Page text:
Have you ever had a terrible feeling in your throat, as though you’ve been gargling razor blades, to the point where you wonder if it might be more than just a simple sore throat? You’d be right.
Strep throat is caused by the bacteria Streptococcus pyogenes and is most common in kids between five and 15; only five to 10 percent of sore throat cases in adults are strep throat.
But that said, how long does strep throat last in adults and the elderly? And is strep throat contagious? Spoiler alert: it most definitely is.
Is Strep Throat Contagious? How Does it Spread?
Strep throat is absolutely contagious. It’s a bacterial infection that affects adults, children and the elderly alike. How do you get strep throat? It’s normally transmitted through the air via particles emitted through coughing and sneezing, which makes it easily transmitted from person to person, but it can also be spread through indirect contact, such as sharing utensils or glassware.
Places where people live and work together closely, such as daycares, campuses, schools, and offices are common areas for strep to be passed around.
How Long Is the Strep Throat Contagious Period? How Long Does Strep Throat Last?
The contagious period for strep throat is up to three weeks if a course of antibiotics is not taken to kill the infection. If antibiotics are taken, strep throat is no longer contagious after 24 hours. However, you can also be contagious for two to five days before you start presenting any symptoms, which also helps spread the disease since you’re unaware that you even have it.
Once it’s been confirmed that you have strep throat (through a swab test performed by a doctor), and you’re left to deal with that awful, itchy, scratchy, painful feeling, the first thing you might think is When will this pain go away? Some warm lemon and honey tea can help soothe the irritation while you wait for the antibiotics to kick in. Once antibiotics have been started, symptoms will likely start backing off within 24 hours but can linger for up to five days.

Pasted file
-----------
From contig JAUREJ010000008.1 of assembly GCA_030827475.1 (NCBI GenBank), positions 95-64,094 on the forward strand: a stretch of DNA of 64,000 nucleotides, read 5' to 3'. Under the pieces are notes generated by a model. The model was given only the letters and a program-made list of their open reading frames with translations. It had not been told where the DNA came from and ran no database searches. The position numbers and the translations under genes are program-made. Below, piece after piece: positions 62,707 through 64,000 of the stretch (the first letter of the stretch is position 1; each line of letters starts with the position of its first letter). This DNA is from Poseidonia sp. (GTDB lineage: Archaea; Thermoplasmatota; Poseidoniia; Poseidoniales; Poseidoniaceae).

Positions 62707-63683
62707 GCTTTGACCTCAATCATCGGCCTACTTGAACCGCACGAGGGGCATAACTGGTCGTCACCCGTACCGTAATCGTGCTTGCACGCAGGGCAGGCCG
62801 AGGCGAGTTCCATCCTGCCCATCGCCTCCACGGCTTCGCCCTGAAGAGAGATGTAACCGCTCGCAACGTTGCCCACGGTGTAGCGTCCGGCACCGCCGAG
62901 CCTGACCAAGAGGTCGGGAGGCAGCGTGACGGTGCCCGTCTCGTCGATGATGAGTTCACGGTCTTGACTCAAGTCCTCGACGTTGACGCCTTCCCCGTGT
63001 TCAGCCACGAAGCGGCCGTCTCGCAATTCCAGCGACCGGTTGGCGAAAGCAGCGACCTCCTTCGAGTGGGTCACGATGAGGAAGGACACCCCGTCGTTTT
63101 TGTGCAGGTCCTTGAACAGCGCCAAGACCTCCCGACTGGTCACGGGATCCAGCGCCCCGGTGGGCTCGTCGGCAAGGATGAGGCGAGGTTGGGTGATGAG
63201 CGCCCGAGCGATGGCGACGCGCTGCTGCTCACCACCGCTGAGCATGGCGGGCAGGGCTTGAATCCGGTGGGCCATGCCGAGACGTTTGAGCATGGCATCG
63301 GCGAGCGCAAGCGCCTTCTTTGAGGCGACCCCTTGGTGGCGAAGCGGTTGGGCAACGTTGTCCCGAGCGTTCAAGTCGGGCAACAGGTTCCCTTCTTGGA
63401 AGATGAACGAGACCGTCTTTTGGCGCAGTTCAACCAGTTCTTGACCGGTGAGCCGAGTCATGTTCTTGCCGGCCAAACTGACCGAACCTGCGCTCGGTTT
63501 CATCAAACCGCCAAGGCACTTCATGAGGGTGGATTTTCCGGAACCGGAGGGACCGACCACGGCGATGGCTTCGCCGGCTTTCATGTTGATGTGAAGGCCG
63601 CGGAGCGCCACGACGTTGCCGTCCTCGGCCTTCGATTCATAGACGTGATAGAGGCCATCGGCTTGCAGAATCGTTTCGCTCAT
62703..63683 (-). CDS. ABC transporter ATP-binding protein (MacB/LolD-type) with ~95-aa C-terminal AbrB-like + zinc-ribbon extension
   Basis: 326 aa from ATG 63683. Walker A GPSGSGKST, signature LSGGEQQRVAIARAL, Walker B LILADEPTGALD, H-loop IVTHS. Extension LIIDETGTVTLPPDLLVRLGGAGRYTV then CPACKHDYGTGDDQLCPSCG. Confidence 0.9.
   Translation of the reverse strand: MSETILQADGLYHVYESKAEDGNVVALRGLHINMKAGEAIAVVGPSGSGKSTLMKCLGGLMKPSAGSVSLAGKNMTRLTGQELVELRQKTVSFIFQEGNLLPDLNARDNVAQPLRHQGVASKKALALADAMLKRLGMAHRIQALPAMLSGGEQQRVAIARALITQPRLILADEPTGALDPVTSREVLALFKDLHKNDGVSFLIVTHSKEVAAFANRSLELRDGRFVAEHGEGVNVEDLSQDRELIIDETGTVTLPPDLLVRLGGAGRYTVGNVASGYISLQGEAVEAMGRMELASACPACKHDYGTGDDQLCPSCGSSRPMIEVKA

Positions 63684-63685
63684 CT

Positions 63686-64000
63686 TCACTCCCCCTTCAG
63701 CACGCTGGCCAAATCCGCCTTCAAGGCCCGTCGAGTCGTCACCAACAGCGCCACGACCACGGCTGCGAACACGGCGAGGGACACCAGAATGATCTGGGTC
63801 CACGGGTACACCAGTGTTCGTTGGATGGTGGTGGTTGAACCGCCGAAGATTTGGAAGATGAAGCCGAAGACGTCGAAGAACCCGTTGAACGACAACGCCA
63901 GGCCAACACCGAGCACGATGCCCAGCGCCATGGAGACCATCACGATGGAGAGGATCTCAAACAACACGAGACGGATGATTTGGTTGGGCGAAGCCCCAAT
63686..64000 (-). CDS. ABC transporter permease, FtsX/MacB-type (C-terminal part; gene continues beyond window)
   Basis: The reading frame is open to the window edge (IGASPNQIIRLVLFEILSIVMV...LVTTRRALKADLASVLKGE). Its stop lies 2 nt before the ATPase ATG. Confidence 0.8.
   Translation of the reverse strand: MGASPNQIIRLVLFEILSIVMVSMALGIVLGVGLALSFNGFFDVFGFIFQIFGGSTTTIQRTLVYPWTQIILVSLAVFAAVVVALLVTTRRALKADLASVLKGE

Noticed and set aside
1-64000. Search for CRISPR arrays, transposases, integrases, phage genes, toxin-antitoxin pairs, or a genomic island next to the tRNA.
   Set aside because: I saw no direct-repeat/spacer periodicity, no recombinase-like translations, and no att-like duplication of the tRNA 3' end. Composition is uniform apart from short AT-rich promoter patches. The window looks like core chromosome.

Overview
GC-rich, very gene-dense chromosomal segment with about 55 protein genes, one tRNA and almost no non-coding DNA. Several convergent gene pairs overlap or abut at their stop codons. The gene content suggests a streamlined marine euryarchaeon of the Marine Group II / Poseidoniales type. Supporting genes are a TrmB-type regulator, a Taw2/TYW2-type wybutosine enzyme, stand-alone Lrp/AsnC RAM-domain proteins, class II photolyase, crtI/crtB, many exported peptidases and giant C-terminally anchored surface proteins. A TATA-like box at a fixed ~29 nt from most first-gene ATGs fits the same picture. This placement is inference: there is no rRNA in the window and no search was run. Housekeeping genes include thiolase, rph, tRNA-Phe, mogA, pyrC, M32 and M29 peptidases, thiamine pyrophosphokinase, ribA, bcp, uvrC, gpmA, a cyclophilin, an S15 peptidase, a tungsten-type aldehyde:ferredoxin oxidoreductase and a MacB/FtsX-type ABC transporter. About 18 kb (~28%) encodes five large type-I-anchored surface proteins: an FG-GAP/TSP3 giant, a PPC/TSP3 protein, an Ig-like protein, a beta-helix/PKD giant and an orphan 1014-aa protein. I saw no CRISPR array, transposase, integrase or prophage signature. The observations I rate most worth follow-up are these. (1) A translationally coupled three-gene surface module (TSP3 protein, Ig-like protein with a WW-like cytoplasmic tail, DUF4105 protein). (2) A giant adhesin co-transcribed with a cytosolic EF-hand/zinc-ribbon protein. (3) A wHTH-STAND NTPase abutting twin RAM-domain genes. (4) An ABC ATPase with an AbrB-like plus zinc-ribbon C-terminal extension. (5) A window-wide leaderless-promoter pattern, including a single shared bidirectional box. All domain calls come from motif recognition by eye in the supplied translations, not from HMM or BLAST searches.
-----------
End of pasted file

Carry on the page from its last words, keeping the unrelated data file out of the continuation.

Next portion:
It will last much longer, up to two or three weeks, if no antibiotics are taken; plus you might develop worse complications, such as rheumatic fever or kidney disorder. Symptoms of strep include headache, chills, itchy throat, painful throat, difficulty/pain swallowing, loss of appetite, and fatigue.
Strep Throat Prevention
Since strep throat is a bacterial infection, and can mean days lost at work or school, so knowing how to prevent it is a good idea. Below are a number of ways to protect yourself:
- Wash your hands frequently. It sounds common, but it isn’t done enough. Wash your hands with hot water and soap every time you use the washroom, sneeze, cough into your hands, shake someone’s hand, or are around a person who is sick.
- Cover your mouth when you sneeze and cough.
- Avoid sharing towels, napkins, and drinks because they can spread the infection.
- Have everyone use separate utensils and cups/mugs.
Strep is mostly common in children, but adults and the elderly can get it. It’s best to see your healthcare provider for a swab test to determine if in fact you do have strep throat rather than just a sore throat.
Sources for Today’s Article:
“Strep Throat Symptoms: 11 Things You Need to Know,” Huffington Post web site, February 28, 2014;http://www.huffingtonpost.ca/2014/02/28/strep-throat-symptoms_n_4874981.html/, last accessed March 1, 2016.
“How Long Is Strep Throat Contagious?” About Health web site, last updated February 18, 2016;http://ent.about.com/od/livingwithentdisorders/f/How-Long-Is-Strep-Throat-Contagious.htm, last accessed March 1, 2016.
“Is Strep Throat Contagious?” Medicine Net web site; http://www.medicinenet.com/is_strep_throat_contagious/article.htm, last accessed March 1, 2016.
Coles, T., “Sore Throat vs. Strep Throat,” Winnipeg Health Region web site; http://www.wrha.mb.ca/wave/2014/03/sore-throat-vs-strep-throat.php, last accessed March 1, 2016.
“Strep Throat Prevention,” EMedicine Health web site, last updated February 12, 2016; http://www.emedicinehealth.com/strep_throat/page8_em.htm#strep_throat_prevention, last accessed March 1, 2016.